Spain has the highest level of organ donation in the world. Many attribute Spain’s success to its opt-out system of organ donation, yet it is clear to see that this is only one of the factors at play.
Both Dr José Ramón Núñez, head of the WHO’s Donation and Transplant programme, and Juan Pedro Baños Jiménez, president of the Spanish Association of Transplants, agree that there are factors that influence organ donation rates other than simply giving the state de-facto ownership of your organs. Many Spanish doctors explain that in order to affect the level of organ donations a nation must change public opinion - not just legislate to prevent choice.
Dr Núñez claims that Spaniards’ faith in their well organised system makes them more willing to donate. Juan Pedro Baños Jiménez cites Spanish methods of communication with its citizens and press coverage of recipients expressing the virtues of donation. (A great example of this is the song Gracias por Ser Donante). In the UK, there is no popular culture equivalent.
In addition, Spain accepts organs from people that many nations would deem too old. While most countries have an upper age limit of 65, Spain does not. The oldest age of a successful organ donor in Spain was 91. Donations from over 65s account for only 7 percent of total donations in the United States but in Spain, one in every 10 donors is 80 or older. Naturally, as the rate of mortality falls, so does the availability of organs. By accepting organs from older donors, Spain combats this problem, an example of the country’s ingenuity in maximising the availability of organs.
Organ transplants are more routine in Spain thanks to doctors who are ready and able to perform transplants. By contrast, specialist transplant doctors in the NHS in England already report being swamped. Naturally, the Spanish system inspires trust as people have confidence that their donated organs will be used well. In all systems, those in favour of organ donation will donate and those opposed will not, as long as they can do so legally. With an opt-out system a government is trying to nudge those who are indifferent into becoming donors. Looking at Spain, it is equally likely that faith in the system will sway these people, doing so in a far less intrusive manner and still achieving the goal of higher organ donation.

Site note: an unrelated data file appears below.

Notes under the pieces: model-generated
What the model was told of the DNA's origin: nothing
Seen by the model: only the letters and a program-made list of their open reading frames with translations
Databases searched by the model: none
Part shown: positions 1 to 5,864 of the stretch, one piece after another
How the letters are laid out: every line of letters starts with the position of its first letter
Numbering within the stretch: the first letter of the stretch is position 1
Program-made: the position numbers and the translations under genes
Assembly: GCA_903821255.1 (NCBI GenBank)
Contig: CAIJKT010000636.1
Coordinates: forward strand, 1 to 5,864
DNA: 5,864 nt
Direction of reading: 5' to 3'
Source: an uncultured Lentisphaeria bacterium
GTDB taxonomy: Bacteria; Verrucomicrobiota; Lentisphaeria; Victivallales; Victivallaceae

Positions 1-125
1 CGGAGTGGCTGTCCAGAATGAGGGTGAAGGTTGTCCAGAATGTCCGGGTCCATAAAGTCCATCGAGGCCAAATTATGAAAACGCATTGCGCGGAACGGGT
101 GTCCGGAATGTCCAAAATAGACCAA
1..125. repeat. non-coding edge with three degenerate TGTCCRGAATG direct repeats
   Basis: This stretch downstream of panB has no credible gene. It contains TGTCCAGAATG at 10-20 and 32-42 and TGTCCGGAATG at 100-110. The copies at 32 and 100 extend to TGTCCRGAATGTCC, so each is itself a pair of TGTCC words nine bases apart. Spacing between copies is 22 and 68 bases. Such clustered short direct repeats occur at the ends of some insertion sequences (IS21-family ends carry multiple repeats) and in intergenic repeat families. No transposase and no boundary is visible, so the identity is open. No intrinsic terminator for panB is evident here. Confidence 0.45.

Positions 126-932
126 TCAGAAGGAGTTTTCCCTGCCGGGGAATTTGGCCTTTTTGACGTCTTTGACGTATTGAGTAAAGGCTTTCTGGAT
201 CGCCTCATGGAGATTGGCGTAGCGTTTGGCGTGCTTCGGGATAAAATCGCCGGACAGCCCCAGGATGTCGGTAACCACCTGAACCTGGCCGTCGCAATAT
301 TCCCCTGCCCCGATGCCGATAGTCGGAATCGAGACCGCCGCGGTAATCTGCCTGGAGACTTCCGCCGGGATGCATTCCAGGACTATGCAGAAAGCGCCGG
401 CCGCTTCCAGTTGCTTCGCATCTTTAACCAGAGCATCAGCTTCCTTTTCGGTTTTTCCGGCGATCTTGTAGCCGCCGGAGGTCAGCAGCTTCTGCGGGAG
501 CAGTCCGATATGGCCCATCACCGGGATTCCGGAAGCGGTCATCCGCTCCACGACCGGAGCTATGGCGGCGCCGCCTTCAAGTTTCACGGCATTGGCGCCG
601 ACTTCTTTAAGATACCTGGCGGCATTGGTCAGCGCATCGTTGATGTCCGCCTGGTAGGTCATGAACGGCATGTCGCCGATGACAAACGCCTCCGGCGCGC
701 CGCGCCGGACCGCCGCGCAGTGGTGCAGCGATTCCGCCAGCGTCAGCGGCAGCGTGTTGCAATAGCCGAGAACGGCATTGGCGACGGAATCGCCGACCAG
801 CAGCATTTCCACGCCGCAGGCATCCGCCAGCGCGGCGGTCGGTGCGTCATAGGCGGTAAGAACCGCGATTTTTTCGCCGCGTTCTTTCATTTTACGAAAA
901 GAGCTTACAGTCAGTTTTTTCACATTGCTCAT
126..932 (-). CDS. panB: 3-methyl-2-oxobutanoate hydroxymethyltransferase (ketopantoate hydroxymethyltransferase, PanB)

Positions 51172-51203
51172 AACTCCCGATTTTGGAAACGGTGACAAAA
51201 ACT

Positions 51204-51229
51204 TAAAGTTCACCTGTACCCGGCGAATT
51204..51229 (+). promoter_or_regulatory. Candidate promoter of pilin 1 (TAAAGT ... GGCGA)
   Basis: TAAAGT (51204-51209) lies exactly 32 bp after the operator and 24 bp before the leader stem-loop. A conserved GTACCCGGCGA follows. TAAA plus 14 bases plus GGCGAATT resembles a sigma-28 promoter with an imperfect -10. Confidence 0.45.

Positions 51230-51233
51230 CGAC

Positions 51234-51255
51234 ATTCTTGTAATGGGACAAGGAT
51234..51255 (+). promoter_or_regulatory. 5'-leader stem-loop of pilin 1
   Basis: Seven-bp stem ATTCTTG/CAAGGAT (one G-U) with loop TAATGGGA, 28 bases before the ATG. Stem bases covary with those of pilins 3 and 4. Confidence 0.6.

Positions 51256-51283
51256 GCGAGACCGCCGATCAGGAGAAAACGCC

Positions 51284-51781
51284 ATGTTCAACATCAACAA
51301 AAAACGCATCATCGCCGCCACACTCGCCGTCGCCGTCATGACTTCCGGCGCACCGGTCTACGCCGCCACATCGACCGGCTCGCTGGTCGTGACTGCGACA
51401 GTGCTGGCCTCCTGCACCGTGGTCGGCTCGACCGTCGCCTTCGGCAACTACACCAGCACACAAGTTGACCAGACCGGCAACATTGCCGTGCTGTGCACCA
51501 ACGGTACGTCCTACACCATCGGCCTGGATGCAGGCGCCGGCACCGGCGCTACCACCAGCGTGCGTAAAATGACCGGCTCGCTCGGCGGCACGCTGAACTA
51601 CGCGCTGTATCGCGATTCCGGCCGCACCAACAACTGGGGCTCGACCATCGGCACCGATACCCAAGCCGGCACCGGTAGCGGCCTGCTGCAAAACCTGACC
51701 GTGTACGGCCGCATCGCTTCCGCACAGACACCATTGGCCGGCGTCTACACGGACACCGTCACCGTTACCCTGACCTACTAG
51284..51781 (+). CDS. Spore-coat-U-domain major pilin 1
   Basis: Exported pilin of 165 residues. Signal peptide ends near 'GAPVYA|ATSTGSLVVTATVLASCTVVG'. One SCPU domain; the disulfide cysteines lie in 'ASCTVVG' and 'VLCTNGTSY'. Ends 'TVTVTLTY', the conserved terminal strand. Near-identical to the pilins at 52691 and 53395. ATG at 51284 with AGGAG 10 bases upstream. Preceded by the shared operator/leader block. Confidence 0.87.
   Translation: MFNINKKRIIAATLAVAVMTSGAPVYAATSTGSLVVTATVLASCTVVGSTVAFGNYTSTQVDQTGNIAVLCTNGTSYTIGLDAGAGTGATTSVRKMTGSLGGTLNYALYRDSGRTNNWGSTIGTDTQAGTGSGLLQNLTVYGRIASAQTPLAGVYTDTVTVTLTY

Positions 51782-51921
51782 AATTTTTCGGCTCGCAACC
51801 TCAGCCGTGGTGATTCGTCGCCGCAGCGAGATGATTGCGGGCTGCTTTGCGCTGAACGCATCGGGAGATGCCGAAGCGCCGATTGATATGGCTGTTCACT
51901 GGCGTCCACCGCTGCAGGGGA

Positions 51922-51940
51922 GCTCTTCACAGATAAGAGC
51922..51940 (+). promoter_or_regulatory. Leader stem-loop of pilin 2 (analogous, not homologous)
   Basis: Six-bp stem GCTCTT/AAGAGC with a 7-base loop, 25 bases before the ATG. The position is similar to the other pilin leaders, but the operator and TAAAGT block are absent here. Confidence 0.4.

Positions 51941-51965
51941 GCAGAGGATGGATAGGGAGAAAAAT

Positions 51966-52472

And yet many still praise Spain’s opt-out system. Surely that is a fool proof way of increasing organ donation? Wrong. Wales has had an opt-out system since December 2015, yet the number of organ donations fell from 64 in 2015-2016 to 61 in 2016-2017. This shows that the number of people who adopt the default position (i.e. not positively making a decision) is not as significant as one may expect and that an opt-out system may not increase numbers as expected. The opt-out system did not increase the number of people on the registry as it is still possible for individuals to opt out. Moreover, families of the deceased can override the donor’s choice to donate, which in turn shows the importance of Spain’s organ donation campaign, and that a nudge alone is not enough.
According to an article in the Independent, ‘in recent years around half of British organ donors’ status on the register wasn’t known at the time of death’. It is apparent, in Britain, the system is already ineffective. If we are unable to record the number of people who have opted in, how can we expect to record the number of people who will opt out. Clearly, there are deeper problems with our organ donation system than simply the concept of choice.
All of this relates to Nudge theory. The aim of libertarian paternalism is to make it easier for people to make the ‘right’ decision by helping them overcome the cost of actively considering and making the decision. Nudge theory is, however, pernicious. It recommends the government nudge us towards ‘better’ choices. Why should the government be able to pass value judgements - or, worse, assume ownership of an individual’s body? By granting the government this power to pass moral judgement, the system invites itself to be abused. Not only is the opt-out system paternalism, it is particularly bad paternalism. In Spain the logistics behind organ transplants is done by the National Transplant Organisation (Organización Nacional de Trasplantes) and it is after the introduction of this organisation that organ donation numbers started to rise. Thus, the paternalism of the nudge (the opt-out system) is not as effective as the ‘paternalism’ of the National Transplant Organisation.
The takeaway point of Spain’s success is that they have a successful system that people trust. In a time in which the NHS comes under constant fire, these conditions are ones that England and Scotland can replicate but not simply by introducing an opt-out system.